How do I know if aperture correction has been applied to aperture fluxes in a `src` catalog?

If I load a src catalog from a data repo, how do I determine if aperture correction has been applied to the aperture fluxes.

The PSF fluxes list a flag and a value applied for the aperture correction. E.g.,

    (Field['D'](name="base_PsfFlux_apCorr", doc="aperture correction applied to base_PsfFlux"), Key<D>(offset=432, nElements=1)),
    (Field['D'](name="base_PsfFlux_apCorrSigma", doc="aperture correction applied to base_PsfFlux"), Key<D>(offset=440, nElements=1)),
    (Field['Flag'](name="base_PsfFlux_flag_apCorr", doc="set if unable to aperture correct base_PsfFlux"), Key['Flag'](offset=416, bit=2)),

but there is no equivalent for aperture fluxes.

Is the answer that an aperture correction is never applied to aperture fluxes?

Currently, the circular apertures (base_CircularApertureFlux) are not aperture corrected. Of the base measurements, only the PsfFlux and GaussianFlux are aperture corrected by default.

I believe the omission of the circular apertures is deliberate. Historically, it was because of technical difficulties, but now I believe it’s not aperture corrected to maintain consistency with the historical practise and because it allows users to make their own curves of growth using measurements that haven’t been tortured by the pipeline.

Thanks @price!

That completely makes sense and is consistent with the documentation. One shouldn’t have to document all of the things one didn’t do in a measurement.


I realise this conversation is a little old now but I thought I would try commenting here instead of starting a new thread. I am confused about aperture correction with regard to calibration. How is it possible to calibrate against a different instrument (HSC to PanSTARRS) if the aperture magnitudes used to calibrate are not aperture corrected? As far as I am aware the science pipelines use the 12 pixel diameter aperture magnitudes as the reference and target for calibrating but I would presume that both would need to be aperture corrected in order to be comparable.

Further I don’t understand why PSF magnitudes can be aperture corrected because I though they are not measured in an aperture but based on a fit of a given image size to the PSF model.

Apologies if these are basic questions but I cannot find the answer in the Bosch et al. 2018 paper which talks in general about aperture correction but not to which measurements it is applied.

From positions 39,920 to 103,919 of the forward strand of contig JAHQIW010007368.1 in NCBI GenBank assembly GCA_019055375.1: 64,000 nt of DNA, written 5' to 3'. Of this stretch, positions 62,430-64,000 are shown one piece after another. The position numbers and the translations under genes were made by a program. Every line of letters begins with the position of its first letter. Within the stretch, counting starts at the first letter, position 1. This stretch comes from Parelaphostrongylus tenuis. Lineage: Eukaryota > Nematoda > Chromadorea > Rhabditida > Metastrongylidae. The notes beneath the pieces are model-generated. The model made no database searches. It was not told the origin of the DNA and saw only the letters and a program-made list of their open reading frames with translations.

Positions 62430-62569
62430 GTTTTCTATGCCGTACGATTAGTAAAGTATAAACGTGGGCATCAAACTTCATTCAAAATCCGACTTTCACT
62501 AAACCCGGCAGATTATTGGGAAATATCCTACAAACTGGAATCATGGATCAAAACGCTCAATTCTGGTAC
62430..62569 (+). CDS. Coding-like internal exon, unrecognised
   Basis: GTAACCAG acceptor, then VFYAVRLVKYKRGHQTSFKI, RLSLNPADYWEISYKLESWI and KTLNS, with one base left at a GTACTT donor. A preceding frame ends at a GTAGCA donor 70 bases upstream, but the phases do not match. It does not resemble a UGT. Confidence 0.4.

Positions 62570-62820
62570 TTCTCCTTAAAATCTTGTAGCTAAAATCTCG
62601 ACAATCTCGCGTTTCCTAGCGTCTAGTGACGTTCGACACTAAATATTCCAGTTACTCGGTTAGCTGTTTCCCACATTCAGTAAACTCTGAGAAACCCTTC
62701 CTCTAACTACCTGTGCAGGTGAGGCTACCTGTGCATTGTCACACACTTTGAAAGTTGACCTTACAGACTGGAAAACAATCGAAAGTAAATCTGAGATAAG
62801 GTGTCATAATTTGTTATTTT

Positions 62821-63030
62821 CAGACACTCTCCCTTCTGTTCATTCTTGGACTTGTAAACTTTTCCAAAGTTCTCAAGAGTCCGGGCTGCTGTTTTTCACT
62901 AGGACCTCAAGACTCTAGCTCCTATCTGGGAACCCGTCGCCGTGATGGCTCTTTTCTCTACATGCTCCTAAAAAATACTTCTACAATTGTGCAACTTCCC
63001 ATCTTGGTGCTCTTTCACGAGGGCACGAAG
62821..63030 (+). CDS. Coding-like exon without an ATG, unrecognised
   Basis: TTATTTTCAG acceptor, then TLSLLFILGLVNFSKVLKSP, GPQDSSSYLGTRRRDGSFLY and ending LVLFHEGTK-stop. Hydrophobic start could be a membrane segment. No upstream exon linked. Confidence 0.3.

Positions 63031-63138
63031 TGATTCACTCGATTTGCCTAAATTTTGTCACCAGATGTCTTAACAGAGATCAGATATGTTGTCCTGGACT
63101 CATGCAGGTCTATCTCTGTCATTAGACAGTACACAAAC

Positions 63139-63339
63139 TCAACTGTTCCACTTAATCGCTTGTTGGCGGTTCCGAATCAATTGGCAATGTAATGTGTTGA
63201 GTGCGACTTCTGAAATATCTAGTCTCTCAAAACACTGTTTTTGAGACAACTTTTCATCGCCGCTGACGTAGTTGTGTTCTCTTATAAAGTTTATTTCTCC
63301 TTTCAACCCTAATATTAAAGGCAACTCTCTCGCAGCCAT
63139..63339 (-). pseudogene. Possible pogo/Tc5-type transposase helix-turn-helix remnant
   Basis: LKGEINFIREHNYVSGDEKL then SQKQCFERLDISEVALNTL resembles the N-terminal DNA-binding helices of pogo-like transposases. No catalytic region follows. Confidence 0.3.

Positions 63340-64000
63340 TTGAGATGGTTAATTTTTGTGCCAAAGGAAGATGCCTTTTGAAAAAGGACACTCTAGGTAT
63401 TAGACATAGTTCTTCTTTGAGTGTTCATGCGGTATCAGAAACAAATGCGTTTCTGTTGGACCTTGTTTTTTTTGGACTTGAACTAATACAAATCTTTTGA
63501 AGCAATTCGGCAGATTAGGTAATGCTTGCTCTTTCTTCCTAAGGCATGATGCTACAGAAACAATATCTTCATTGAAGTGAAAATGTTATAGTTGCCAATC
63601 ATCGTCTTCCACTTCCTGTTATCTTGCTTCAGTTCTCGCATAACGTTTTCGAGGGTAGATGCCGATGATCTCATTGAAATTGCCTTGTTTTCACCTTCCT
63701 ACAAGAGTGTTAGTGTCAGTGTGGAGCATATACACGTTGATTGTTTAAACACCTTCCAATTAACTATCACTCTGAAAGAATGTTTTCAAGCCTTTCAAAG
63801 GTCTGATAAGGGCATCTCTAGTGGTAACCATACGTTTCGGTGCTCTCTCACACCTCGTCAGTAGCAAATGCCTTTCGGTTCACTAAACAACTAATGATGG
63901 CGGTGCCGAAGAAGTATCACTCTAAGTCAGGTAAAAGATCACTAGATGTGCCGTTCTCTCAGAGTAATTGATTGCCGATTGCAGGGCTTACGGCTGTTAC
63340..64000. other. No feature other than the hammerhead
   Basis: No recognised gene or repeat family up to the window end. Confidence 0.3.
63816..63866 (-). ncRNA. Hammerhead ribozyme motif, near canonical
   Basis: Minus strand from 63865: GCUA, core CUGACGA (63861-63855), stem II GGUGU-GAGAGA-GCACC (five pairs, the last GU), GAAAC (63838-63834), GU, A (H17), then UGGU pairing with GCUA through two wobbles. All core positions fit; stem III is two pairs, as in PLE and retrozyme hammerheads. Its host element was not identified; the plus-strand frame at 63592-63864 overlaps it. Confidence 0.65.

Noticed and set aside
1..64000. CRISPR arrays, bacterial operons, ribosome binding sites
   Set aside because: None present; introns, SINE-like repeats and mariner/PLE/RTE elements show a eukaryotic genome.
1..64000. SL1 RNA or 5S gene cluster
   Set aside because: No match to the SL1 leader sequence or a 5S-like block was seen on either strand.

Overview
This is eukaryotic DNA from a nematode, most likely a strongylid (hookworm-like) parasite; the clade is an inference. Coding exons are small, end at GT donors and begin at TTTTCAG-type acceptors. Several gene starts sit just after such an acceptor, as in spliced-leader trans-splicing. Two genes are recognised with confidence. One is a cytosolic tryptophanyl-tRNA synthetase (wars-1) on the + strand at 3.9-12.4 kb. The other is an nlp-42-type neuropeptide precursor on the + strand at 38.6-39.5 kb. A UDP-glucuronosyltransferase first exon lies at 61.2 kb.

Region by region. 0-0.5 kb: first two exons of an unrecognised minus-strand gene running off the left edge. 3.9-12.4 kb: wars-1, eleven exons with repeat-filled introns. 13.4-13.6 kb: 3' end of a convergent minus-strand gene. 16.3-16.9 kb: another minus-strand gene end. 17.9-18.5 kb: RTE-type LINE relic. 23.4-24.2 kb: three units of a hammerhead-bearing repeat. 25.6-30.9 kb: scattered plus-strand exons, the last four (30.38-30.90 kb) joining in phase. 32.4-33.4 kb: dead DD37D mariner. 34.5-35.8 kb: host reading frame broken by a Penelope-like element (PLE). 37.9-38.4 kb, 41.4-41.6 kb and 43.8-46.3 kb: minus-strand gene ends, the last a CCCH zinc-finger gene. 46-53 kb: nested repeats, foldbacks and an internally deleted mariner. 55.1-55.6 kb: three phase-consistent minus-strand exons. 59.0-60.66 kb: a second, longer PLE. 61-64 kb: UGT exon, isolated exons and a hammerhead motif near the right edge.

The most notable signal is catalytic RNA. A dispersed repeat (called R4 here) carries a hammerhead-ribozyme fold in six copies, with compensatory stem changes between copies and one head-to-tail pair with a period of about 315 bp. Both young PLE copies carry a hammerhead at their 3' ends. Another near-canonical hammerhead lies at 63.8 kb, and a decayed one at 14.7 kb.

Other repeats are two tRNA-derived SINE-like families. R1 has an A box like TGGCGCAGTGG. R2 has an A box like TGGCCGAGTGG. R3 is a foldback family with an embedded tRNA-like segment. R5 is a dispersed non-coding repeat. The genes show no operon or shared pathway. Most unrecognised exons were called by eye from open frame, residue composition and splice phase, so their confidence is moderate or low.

Many thanks,


All flux calibrations in the pipeline are relative. Raw measurements of fluxes aren’t useful by themselves for accurate photometry over a field because the PSF varies over the field. Aperture corrections are an attempt to correct for these effects. We choose an aperture that is large enough to contain all (most) of the PSF variation as the reference. This reference aperture is too large for good signal-to-noise measurements of faint objects (or doesn’t have the right shape, weighting, etc.), so what we do is apply an “aperture correction”. This is a model of the magnitude difference between the aperture of interest and the reference aperture for point sources as a function of position.

For LSST, we calculate and apply such aperture corrections for all flux measurement algorithms (even the model-based ones: e.g., PSF magnitudes use an aperture with a weighting function equal to the PSF), and the reference aperture is (by default) a 12 pixel radius aperture. The only exceptions I’m aware of are the circular apertures that are intended to be used for profile studies (and therefore applying aperture corrections would not be helpful). For this reason, the difference of magnitudes from any two flux measurement algorithms should be a distribution centered around zero for point sources. This is what is used for the base_ClassificationExtendedness algorithm which does simple star/galaxy separation: it thresholds on psfMag - cModelMag.

Some other surveys attempt to do an aperture correction to infinity. I don’t believe this is necessary, because as long as the reference aperture is chosen so that it contains all the PSF variation as a function of position, the correction from the reference aperture to infinity is constant. So maybe you don’t count every single photon from your sources, but you count a consistent fraction of them, which is what matters for most of the applications our users care about.

So calibrated magnitudes reported by the pipeline are relative to what we would measure for the magnitude of a point source in the reference aperture, scaled to what the reference catalog would report for that source: it’s all relative.

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UPDATE: given this question drifted from the original topic I have asked it as again as a separate question:


I have one further question. Given that all the flux measurements are relative to the PanSTARRS calibration fluxes, what is the recommended flux measurement to use for the calibrators? Are they PSF fluxes and limited to point sources (e.g. ’ gMeanPSFMag’)? We are adding our VISTA calibration fluxes using a positional cross match to the PanSTARRS reference objects. Currently we are using ‘curve of growth corrected’ aperture fluxes from the public VISTA surveys. It occurs to me that this choice is not optimal. We also have Kron fluxes available. I suppose it is somewhat arbitrary given the relative nature of the flux measurements but I wonder if different measurements were tested in terms of their ability to predict HSC fluxes and colour term performance.

Thanks again for your original answer which was very instructive.



I think this question about the details of the Pan-STARRS catalog and/or the LSST reference catalog format is getting far away from the original intent of this topic. Would you mind posting it under a new topic?

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